The Thai prime minister on Friday agreed on new measures aimed at curbing the baht's rise, while the central bank governor insisted the country would not return to a fixed exchange rate system.
"My government has a clear stance that we want to stablise the currency," army-installed Prime Minister Surayud Chulanont said after meeting with top finance officials.
Surayud endorsed a package of measures laid out by his economic team, including Finance Minister Chalongphob Sussangkarn and Bank of Thailand governor Tarisa Watanagase.
Industry Minister Kosit Panpiemras said the cabinet was expected to formally approve the measures on Tuesday in hopes of weakening the baht.
Under the new rules, Thai firms will be allowed to keep foreign currency revenues for a longer period while also being encouraged to use dollars to pay down their debts.
Ordinary Thais would also be allowed to open US dollar-denominated bank accounts with deposits worth up to 100,000 dollars, Kosit said.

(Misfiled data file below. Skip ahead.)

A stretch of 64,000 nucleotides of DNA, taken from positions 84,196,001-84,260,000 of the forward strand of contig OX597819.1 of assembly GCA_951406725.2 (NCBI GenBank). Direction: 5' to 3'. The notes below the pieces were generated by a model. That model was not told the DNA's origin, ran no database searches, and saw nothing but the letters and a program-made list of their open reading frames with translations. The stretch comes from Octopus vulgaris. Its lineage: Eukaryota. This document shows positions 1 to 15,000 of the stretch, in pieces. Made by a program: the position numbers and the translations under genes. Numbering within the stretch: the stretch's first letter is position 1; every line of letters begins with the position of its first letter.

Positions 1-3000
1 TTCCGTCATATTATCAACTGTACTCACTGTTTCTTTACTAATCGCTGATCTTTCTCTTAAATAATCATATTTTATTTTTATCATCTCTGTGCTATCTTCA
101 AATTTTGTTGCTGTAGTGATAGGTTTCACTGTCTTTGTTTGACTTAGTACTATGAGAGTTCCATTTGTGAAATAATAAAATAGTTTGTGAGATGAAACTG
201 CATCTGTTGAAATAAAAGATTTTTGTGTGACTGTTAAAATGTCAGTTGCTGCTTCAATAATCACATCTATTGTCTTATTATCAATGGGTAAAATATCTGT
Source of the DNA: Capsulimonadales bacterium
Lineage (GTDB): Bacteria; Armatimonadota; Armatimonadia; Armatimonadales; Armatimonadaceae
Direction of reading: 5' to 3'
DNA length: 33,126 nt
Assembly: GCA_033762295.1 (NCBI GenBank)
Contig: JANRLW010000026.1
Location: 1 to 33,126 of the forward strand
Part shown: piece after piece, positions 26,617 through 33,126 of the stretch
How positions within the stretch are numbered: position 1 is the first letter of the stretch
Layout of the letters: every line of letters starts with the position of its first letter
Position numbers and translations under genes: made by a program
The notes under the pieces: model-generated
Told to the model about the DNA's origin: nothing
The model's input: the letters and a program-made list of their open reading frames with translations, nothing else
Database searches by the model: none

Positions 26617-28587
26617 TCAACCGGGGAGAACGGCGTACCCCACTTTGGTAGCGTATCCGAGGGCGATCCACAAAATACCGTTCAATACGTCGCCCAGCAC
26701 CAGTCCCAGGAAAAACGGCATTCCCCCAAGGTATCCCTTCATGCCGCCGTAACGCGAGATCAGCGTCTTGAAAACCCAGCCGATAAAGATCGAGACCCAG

"The currency situation is improving as the baht is softening," Chalongphob insisted.
The baht was quoted at 33.62-66 to the dollar in afternoon trade Friday, down from Thursday's close of 33.50-51.
The decision to finally float the baht sparked the Asian financial crisis, sinking economies around the region.
A rising baht has alarmed the government as it puts pressure on exports, the key driver of the economy. The strong baht makes Thai goods less competitive abroad and cuts the value of repatriated profits.